## Efficiency

We should start this lecture with a very intrinsic question, **Why is efficiency important?**

With the advancement in the computing power we can solve most of computational problem using brute force, but as we all know some of the computational problem are not large, they are enormous, and it takes approximately around time at the order of days to solve them. So efficiency is the difference in say ending a computation in 2 weeks and not 2 years.

We should always remember few things about efficiency:-

- Efficiency is about
**algorithms**and not about coding details.

Now we do not invent algorithm for most of our problem, there is very rarely any invention in the algorithm space.

So the second most important thing to note about efficiency:-

**Problem Reducing**, where we reduce a new problem to previously solved problem.

Efficiency is thought mostly in these 2 dimensions:-

**Space**.**Time**.

Most of the time we have to make a trade off between one of these. Of the above 2 dimensions, **Time** is what people worry about the most.

Another question to answer about efficiency is, **How do we measure the time taken by an algorithm to run?**

The above question is actually called **Computing Complexity**. And we do not just run a algorithm on a machine and manually time it and say this is better than that other algorithm because it is

**Influenced by**

* speed of machine

* Cleverness of the implementation.

* Depends on the input.

So due to these reason we should be able to talk about algorithm efficiency in a more abstract manner.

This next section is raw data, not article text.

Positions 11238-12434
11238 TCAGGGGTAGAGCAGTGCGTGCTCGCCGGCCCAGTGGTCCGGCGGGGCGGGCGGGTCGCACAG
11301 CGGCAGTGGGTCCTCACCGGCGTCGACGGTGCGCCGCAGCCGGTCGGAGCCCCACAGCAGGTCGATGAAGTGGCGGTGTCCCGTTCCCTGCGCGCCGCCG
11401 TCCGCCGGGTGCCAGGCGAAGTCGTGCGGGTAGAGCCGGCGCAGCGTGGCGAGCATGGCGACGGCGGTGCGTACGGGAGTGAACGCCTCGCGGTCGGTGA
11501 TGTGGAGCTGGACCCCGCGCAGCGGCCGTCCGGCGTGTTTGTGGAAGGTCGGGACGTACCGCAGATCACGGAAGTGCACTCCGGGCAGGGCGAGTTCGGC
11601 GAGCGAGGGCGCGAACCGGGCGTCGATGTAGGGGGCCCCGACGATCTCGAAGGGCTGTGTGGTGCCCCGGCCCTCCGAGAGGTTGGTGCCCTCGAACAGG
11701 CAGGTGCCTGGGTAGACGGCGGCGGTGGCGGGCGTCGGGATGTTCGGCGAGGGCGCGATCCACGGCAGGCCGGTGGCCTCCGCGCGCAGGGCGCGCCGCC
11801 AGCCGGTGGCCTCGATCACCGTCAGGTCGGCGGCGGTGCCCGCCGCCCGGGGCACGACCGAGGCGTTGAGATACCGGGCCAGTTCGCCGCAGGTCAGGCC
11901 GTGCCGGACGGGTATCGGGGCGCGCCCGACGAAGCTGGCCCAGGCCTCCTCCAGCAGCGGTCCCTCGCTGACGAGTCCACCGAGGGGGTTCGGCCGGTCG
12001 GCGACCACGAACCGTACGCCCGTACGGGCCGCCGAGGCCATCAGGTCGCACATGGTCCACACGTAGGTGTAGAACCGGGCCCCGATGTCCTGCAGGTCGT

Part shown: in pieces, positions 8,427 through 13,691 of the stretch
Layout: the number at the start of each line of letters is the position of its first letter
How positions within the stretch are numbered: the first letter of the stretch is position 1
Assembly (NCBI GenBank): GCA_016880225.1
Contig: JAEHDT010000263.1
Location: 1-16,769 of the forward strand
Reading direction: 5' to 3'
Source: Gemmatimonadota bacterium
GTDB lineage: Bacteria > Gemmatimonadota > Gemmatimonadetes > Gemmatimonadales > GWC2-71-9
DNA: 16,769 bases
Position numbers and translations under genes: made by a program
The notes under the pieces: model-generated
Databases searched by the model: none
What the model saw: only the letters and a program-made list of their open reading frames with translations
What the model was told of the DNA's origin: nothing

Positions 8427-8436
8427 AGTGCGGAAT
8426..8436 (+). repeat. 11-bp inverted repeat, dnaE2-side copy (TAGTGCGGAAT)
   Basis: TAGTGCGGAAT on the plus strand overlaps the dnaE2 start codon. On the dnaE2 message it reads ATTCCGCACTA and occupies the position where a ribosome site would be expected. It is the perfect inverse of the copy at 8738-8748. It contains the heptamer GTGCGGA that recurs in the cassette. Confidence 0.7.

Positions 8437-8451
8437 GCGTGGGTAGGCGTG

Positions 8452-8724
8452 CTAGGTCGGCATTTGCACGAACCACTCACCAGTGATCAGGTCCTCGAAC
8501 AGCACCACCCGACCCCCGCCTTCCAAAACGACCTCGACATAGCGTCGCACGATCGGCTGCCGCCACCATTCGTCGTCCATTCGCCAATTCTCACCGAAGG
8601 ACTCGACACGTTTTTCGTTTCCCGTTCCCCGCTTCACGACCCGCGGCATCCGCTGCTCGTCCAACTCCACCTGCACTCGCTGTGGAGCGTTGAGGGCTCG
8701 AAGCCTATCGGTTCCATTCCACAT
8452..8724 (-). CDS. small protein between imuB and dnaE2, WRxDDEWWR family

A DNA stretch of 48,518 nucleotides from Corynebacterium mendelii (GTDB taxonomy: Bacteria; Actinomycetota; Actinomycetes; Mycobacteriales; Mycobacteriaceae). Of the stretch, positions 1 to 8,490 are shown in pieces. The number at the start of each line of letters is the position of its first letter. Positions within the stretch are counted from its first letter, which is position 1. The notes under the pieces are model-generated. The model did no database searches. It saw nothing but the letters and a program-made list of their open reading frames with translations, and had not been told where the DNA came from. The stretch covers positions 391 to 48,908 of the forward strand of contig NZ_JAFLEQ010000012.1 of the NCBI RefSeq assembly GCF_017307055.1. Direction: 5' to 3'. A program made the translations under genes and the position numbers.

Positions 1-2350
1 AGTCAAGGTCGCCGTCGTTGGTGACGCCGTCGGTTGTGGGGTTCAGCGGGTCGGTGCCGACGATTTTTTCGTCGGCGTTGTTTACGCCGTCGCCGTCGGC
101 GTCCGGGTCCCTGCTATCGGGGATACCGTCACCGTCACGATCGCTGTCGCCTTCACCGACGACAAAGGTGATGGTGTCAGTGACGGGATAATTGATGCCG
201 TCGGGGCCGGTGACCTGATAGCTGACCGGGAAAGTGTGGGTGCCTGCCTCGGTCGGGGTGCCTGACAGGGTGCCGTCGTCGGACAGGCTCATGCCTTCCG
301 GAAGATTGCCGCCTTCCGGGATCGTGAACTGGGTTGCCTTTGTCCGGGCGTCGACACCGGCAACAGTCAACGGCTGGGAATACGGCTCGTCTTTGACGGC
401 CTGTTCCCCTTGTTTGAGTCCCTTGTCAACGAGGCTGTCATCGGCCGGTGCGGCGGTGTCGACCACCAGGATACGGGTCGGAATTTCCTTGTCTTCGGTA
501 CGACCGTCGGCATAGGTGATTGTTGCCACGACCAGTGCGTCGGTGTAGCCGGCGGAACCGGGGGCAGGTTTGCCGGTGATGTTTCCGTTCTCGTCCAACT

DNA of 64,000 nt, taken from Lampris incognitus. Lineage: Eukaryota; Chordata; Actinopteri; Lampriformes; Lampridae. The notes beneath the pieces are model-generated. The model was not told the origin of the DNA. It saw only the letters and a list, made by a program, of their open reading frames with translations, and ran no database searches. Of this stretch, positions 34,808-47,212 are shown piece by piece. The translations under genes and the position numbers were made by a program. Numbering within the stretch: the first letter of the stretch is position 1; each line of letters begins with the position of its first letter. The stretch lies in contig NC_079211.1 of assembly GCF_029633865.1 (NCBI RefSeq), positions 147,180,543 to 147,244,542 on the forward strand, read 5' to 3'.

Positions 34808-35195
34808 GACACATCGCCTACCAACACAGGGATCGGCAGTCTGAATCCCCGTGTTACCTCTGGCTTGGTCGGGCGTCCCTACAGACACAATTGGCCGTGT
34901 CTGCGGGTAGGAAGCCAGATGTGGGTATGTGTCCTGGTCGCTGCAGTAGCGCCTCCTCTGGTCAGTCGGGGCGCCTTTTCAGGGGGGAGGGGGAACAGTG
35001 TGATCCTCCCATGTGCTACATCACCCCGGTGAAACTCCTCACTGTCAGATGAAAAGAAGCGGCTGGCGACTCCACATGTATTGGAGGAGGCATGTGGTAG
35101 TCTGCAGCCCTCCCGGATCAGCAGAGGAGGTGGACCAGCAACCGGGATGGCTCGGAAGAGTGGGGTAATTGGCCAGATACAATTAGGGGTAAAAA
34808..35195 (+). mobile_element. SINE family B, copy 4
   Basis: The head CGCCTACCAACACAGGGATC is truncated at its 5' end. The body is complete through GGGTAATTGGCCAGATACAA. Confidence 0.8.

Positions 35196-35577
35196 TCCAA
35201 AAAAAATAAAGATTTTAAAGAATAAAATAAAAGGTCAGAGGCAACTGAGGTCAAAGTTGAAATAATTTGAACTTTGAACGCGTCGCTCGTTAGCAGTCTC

We do this by counting the number of basic steps.

T:N -> N

- First N: Size of input
- Second N: No of steps.
- Step is a operation which takes constant time.

### Random Access Machine (RAM)

To measure the steps, we will use a mathematical model of a machine called **Random Access Machine (RAM)**

In a RAM, instruction are executed one after another in a **sequential** manner, and **Constant** time to access memory.

As we can see, the **Constant** time to access memory is not accurate, because in older computers it used a Tape, and it is faster to access the Tape at the beginning of it than at the end of it, also in modern computers we have L1 or L2 cache, along with memory hierarchy, so here also it is not a constant time.

So we do not go into that much details of a machine, and safely use the RAM model.

## Order of Growth

We can think of how long a algorithm can run in 3 ways:-

**Best Case****Worst Case****Average Case**

So to understand the above 3, let us consider Liner search as an example:-

In liner search we have a array of integers, and we have to find a element in

that array of integers, and we traverse the array one element at a time, check

if the element is the same and return true or false.

The **Best Case** will be the first element itself is the element I am searching. It is the minimum running time of all the case.

The **Worst Case** will that the element I am searching is not present, The worst case will be maximum running time of all the case.

The **Average Case** will be the case, where most of the time we will find the element, it looks like average case is the case we should be bothered about the most, but the truth is in algorithm analysis we never care about average case because of it is too hard.